When someone thinks of a frame, a plain wood box comes to mind most of the time.
But framing comes in many shapes, sizes, designs, colors, variations, and more.
And believe it or not, there are several different types of frames on top of the already endless amounts of regular framing moulding.
Regular frames are just that – the typical frame that usually comes to mind when someone mentions a frame. Here at Frame Designs, we stock thousands (literally, THOUSANDS) of different framing mouldings that you can pick and choose from- and there are over a million combinations you could decide on.
But there is more to the framing world than just your regular frame.
While “regular” frames are the most popular, a close runner up is a floater frame.
Made specifically to showcase canvases, floater frames are frames that do just what they say they do – float artwork so that one can see the edges of the painting.
Floater frames are a great choice if you do not want to cover the edges of your painting, or if you would like to add a modern feeling to your artwork.
Another popular option is the shadowbox. Historically, shadow boxes have been used to display large objects that do not fit in your typical frame. But here at Frame Designs, we like to push the very boundaries of framing physics (that’s an exaggeration, but you get the point).
Besides frames, there are several different types of decorative additions that can fit inside a regular frame.
Whether you want to add character to your frame, or just make your artwork seem less cramped in a frame, liners are a great option. Liners are linen-wrapped wood that are resistant to dirt and other contaminants, and add a nice, clean border to your artwork. They can be used alongside a canvas, and do not require the protection of glass. Liners can also be used over a sheet of glass as well.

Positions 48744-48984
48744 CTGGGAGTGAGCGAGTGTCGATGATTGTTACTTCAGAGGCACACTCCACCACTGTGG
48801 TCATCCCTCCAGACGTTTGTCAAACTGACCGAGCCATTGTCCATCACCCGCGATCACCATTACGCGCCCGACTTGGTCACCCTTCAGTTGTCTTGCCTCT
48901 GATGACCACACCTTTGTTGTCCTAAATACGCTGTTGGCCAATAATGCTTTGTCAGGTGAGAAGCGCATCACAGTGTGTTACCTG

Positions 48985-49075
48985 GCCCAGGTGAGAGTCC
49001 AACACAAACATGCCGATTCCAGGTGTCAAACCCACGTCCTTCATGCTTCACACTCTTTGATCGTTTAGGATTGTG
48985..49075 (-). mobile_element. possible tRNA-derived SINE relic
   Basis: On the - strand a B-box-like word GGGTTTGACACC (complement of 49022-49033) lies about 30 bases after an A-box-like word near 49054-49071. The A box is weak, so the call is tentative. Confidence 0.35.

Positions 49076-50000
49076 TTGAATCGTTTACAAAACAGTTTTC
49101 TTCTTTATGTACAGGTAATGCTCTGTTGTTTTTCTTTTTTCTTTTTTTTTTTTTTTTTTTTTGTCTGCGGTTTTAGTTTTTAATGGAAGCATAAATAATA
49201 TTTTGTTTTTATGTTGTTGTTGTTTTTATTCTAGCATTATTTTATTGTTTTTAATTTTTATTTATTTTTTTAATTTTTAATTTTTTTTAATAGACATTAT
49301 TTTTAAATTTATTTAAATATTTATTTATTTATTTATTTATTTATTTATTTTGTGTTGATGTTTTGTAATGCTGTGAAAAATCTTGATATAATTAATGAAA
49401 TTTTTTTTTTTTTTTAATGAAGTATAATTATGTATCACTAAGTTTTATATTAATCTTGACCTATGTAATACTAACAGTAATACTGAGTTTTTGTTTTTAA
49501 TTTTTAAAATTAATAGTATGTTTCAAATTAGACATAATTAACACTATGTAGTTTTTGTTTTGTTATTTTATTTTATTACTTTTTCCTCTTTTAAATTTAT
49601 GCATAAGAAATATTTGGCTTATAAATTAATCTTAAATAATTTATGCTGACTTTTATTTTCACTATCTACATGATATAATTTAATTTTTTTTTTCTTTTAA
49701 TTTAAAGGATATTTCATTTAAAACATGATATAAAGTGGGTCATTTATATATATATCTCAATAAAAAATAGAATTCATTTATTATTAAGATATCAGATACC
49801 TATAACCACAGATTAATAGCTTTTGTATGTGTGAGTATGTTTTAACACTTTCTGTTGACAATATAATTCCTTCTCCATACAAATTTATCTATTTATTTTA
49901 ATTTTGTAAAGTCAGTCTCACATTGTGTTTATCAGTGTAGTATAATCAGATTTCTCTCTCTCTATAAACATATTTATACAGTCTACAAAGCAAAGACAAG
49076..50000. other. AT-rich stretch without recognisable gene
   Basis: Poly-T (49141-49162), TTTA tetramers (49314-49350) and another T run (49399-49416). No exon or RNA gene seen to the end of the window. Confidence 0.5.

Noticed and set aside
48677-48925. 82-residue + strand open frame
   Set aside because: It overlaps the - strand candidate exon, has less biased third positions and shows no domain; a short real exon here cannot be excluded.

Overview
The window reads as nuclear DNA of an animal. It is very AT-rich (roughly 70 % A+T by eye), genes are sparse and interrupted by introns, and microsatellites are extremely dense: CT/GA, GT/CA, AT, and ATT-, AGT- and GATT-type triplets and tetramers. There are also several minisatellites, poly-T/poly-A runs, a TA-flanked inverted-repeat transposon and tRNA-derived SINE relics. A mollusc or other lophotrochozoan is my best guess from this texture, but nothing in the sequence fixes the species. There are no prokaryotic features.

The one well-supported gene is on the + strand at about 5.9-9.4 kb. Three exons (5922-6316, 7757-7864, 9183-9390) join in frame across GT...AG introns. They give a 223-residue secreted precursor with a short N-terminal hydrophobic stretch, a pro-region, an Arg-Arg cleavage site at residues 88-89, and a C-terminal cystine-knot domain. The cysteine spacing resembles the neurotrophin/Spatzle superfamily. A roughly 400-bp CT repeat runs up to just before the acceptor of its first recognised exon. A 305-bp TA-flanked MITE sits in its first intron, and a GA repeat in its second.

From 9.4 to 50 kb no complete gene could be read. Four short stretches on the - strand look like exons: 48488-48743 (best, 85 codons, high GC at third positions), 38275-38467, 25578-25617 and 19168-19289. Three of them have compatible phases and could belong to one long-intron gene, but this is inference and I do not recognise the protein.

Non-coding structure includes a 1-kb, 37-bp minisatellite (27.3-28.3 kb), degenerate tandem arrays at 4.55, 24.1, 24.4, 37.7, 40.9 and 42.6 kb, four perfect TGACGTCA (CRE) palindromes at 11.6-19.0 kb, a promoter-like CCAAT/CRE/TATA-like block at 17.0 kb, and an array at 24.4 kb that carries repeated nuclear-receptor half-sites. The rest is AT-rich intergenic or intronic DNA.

Fillets are also another great option to add to your framing. They are tiny, decorative pieces of moulding that help a piece of artwork stand out when used with a mat, or add a pop of color to the inside lip of a frame. Fillets can also be used inside shadowboxes to mimic a smaller frame around a picture, which is useful when one wants to highlight an important piece of work.
Finally, there are stretcher bars. Stretcher bars, also known as strainer stock, are mainly used with canvas. When a canvas is stretched around a stretcher bar, it creates a freestanding piece of artwork that typically does not require a frame. Traditionally, if the sides of a painting on canvas are left unpainted, it makes for a more formal painting to have it framed. But if the sides of a painting are in fact painted, it looks great when the painting is stretched around stretcher bars and hung on the wall as a freestanding piece of art.